Sustainability Education Is Critical To Mitigating Environmental Damage
According to Plan International, a survey of 37 countries was conducted where 86% of respondents reported they did not get enough information about climate change, nearly half said they did not know anything about the Paris Agreement, and only 20% learned about climate activism in school.
Due to similar statistics, education is sometimes referred to as the neglected child of the climate movement. Perhaps that is because climate change is an emergency that needs immediate solutions whereas education is often seen as too slow where a lot of time is needed to see results. Time we may not have.
On the other hand, climate-related problems and challenges aren’t going anywhere. As noted by HE Daryll Matthew, Minister of Education, Sports and Creative Industries, Antigua and Barbuda at the RewirEd Summit, even if we find a new technology today that would completely eliminate any more carbon from reaching the atmosphere, we will still need time to remove all the excess carbon that is already there and deal with the problems already created by it. In other words, though we need urgent solutions we also need long-term ones. Not only would we need to deal with the consequences of today, but we need to also find new ways of doing things that will not recreate these problems once again.
To remedy this dilemma, we need both long-term education programmes as well as programmes that are designed to deal with the urgency of the situation. Sustainability in Education or as it is more commonly known, Education for Sustainable Development (ESD), is an educational approach that aims to raise awareness and build capabilities among students and the community at large in sustainability issues.
We ought to look at short courses and programmes as a way to educate people quickly not only about climate but more importantly to reskill people to be able to adapt and work in jobs that are needed. “Something unique is happening to the labour market”, says Stefano Colli-Lanzi, Chief Executive and founder of human resources company GI Group Holding. “The speed of this revolution is much faster than the school systems and the ability of the companies to follow these trends. We need to change the actors who are responsible for this upskilling process.”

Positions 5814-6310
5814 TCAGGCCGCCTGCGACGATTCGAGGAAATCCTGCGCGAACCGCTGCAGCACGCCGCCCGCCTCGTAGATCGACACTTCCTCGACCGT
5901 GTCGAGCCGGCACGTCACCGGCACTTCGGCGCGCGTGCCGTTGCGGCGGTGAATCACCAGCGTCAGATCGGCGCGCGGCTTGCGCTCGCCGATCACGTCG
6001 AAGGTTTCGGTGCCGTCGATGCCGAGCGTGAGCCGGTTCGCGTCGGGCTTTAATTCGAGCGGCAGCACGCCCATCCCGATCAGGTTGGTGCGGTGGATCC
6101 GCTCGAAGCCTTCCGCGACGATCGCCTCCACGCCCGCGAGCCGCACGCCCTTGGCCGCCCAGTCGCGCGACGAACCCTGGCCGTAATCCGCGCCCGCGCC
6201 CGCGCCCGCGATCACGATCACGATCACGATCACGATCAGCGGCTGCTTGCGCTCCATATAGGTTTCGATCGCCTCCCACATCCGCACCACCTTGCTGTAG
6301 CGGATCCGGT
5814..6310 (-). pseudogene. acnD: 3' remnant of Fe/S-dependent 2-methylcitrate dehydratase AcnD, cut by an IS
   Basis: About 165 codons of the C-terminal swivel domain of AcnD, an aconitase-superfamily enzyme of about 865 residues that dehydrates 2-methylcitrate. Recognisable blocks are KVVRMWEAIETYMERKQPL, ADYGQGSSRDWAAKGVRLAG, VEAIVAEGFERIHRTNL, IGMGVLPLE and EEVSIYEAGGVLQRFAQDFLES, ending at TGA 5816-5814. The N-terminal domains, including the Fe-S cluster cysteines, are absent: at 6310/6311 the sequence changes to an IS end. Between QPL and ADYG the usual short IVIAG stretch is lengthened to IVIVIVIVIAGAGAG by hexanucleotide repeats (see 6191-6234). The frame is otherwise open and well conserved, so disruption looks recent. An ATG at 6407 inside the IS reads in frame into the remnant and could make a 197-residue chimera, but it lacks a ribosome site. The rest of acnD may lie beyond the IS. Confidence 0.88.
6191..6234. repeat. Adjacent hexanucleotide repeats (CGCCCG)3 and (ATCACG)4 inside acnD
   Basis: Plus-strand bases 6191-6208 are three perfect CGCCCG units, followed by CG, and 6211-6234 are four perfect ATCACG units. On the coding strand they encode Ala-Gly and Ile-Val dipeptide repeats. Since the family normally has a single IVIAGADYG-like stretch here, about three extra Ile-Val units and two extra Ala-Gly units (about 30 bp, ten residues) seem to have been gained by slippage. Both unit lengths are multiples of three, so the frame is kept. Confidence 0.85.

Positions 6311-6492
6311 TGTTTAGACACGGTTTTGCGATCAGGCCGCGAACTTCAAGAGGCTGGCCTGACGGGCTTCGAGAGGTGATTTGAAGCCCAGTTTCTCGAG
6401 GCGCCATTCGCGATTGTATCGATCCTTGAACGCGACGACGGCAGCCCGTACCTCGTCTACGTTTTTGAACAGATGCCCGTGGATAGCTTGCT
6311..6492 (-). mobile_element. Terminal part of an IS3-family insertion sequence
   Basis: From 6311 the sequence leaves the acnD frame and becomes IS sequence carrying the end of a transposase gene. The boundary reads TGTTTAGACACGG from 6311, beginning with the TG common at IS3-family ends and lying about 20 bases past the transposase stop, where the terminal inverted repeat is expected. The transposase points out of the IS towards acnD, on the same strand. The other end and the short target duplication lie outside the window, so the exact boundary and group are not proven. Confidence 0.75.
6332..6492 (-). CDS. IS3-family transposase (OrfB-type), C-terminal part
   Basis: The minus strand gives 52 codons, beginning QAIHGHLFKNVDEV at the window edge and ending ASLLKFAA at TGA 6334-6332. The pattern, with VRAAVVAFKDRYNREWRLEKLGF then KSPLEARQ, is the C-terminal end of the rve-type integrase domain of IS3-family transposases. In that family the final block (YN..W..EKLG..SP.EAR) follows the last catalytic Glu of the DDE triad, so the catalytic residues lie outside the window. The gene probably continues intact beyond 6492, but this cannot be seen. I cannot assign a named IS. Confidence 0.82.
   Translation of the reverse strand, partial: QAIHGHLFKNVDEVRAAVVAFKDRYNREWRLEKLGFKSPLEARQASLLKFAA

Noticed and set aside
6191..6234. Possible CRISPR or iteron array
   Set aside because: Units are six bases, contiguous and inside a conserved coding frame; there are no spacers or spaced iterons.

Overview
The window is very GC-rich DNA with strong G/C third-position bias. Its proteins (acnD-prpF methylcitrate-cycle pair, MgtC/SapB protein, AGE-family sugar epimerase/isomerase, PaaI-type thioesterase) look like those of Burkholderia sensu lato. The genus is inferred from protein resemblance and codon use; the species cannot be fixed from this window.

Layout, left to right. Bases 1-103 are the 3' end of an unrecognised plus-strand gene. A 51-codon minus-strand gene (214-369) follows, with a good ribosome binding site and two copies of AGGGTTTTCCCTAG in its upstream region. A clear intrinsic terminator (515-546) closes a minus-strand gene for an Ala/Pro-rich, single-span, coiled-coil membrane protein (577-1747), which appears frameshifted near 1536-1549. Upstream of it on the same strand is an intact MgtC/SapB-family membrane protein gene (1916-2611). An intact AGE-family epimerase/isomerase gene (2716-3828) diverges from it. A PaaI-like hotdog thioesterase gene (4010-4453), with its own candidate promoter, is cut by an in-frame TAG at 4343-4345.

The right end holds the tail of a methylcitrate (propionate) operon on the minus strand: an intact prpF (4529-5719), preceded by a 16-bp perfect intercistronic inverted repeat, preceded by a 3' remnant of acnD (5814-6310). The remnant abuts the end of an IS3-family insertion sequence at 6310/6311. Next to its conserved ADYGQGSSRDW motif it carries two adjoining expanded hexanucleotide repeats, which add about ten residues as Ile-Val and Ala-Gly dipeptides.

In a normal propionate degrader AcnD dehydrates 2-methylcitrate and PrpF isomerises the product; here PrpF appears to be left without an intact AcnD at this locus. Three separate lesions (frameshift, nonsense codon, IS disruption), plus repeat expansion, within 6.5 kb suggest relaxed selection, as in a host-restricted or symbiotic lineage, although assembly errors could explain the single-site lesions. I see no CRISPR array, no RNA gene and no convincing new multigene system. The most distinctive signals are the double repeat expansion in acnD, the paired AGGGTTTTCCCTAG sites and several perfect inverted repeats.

The article goes on to analyse the shifts happening in the education sphere, with boot camps and short courses being preferred for adult education to reskill and upskill adults quickly so they could re-join the workforce, with the UK government now looking to shift the default mode of adult learning from 3-year degrees to what it calls modular learning. The article also references Singapore’s SkillsFuture programme which was established in 2015 and focuses on continuing education and links all streams of education under 1 umbrella increasing the percentage of adults participating in continuing education in the country from 30 to 48%.
Closer to home, we find that the MENA region is one of the youngest regions in the world with nearly half the population aged below 24 years. Youth unemployment rates (15-24 years) in MENA are also the highest in the world were close to one-third of youth in North Africa and more than one out of five youth in the Arab States are estimated to be unemployed as of 2018. The education system in the region needs a major overhaul to upskill and reskill its youth quickly. The MENA region desperately needs to look at models similar to the ones adopted in the UK and Singapore to help bridge the skills gap and create employment opportunities.
In a region characterized by political turmoil and instability, climate change impacts and poor environmental practices further exacerbate the problems faced. For example, in 2021 Syria faced the worst drought in over 70 years. In a country already weakened by 10 years of conflict with agricultural infrastructure destroyed in many parts, this drought has put a further strain on people. People feared that the drought may lead to further migration and socioeconomic tensions.
Farmers need education and training to enable them to grow food under such conditions or to reskill youth into other professions. Understanding climate change leads to a better ability to adapt agricultural practices, react to extreme weather events, and understand nutrition. “Education can create virtuous circles, ignorance vicious ones” according to the Economist’s article Climate Change is harder on less educated people.
A public opinion survey carried out by the Arab Forum for Environment and Development in 22 Arab countries revealed that a vast majority, exceeding 60 percent, believe that the environment has deteriorated in their countries over the last 10 years. This shows that young Arabs are aware of climate and sustainability issues, though this may be attributed more to their lived experiences than to the education system.